HomeIndustry SectorsFinance and PolicySA nuclear costs challenged

SA nuclear costs challenged

CEO of the Nuclear
Energy Corporation
of SA, Rob Adam
Cape Town, South Africa — ESI-AFRICA.COM — 02 November 2011 – The cost of building three nuclear power plants with two reactors each should amount to between R300 billion and R400 billion, and not R1 trillion as reported.

This statement was made here by Rob Adam, CEO of the Nuclear Energy Corporation of SA (Necsa), while answering questions during the presentation of the corporation’s annual report to parliament’s Portfolio Committee on Energy. Citing I-Net Bridge, Fin24 reported that in his presentation Adam pushed the idea that nuclear power was the cleanest and most cost effective form of energy.

“If you take the simple arithmetic, a 1,600MW nuclear reactor would cost around R50 billion, and so the total cost of the programme would not amount to more than R300 million to R400 billion at the top,” he said.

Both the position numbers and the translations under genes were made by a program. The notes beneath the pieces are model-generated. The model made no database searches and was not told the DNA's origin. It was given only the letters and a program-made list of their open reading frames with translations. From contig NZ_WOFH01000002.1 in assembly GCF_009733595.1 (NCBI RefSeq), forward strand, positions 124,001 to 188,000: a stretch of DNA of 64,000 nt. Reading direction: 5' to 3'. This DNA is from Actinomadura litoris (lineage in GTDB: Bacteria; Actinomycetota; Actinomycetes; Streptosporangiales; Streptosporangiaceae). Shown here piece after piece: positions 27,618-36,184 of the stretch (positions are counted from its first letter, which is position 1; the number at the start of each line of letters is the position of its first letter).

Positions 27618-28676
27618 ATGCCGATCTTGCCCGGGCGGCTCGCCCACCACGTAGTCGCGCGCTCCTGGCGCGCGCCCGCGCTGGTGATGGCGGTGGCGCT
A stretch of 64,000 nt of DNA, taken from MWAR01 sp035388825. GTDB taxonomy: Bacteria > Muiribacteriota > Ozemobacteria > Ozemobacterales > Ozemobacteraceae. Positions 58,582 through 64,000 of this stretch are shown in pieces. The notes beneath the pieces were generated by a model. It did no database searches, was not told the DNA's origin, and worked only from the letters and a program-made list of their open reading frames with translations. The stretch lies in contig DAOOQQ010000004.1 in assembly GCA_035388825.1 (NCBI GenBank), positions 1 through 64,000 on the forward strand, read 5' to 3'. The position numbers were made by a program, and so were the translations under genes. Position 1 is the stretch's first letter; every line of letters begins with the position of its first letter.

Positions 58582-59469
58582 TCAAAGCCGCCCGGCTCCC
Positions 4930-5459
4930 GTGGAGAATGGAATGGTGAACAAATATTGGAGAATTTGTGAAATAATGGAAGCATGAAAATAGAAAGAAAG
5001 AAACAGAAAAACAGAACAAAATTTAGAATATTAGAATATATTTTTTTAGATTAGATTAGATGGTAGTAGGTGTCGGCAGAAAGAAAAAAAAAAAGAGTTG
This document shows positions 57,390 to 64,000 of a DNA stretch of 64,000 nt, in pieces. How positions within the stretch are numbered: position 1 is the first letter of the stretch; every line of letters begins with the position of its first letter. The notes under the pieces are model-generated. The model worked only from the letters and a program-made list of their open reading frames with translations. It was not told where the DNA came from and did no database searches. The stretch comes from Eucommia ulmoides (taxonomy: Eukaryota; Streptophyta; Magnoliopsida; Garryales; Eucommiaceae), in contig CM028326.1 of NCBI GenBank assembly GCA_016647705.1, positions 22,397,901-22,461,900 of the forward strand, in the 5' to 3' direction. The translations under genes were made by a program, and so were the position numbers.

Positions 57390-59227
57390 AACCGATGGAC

The Department of Energy’s integrated resource plan that aims to build the country’s power generation over the next 20 to 30 years proposes construction of three new nuclear power stations with two 1 600 MW generators each. However, no firm plans have been disclosed about the details of the proposed nuclear build programme.

“The economics of a nuclear power plant are also very simple,” Adam said. “One pays for it over 20 to 30 years and then it has a lifespan of between 40 to 60 years. The electricity can be sold for a long time after it has been paid off. There is a reason why Koeberg is Eskom’s cash cow.”

In answer to a question from MPs about Necsa being consulted on the nuclear build programme, Adam said it had not, but that this was understandable.

“It is human nature to believe that one has not been consulted as much as one should have, and we have been partly consulted. However, the information around the programme is being quite closely guarded within government,” he explained.

Adam said nuclear was still the best way to increase the country’s power generation while trying to reduce carbon emissions.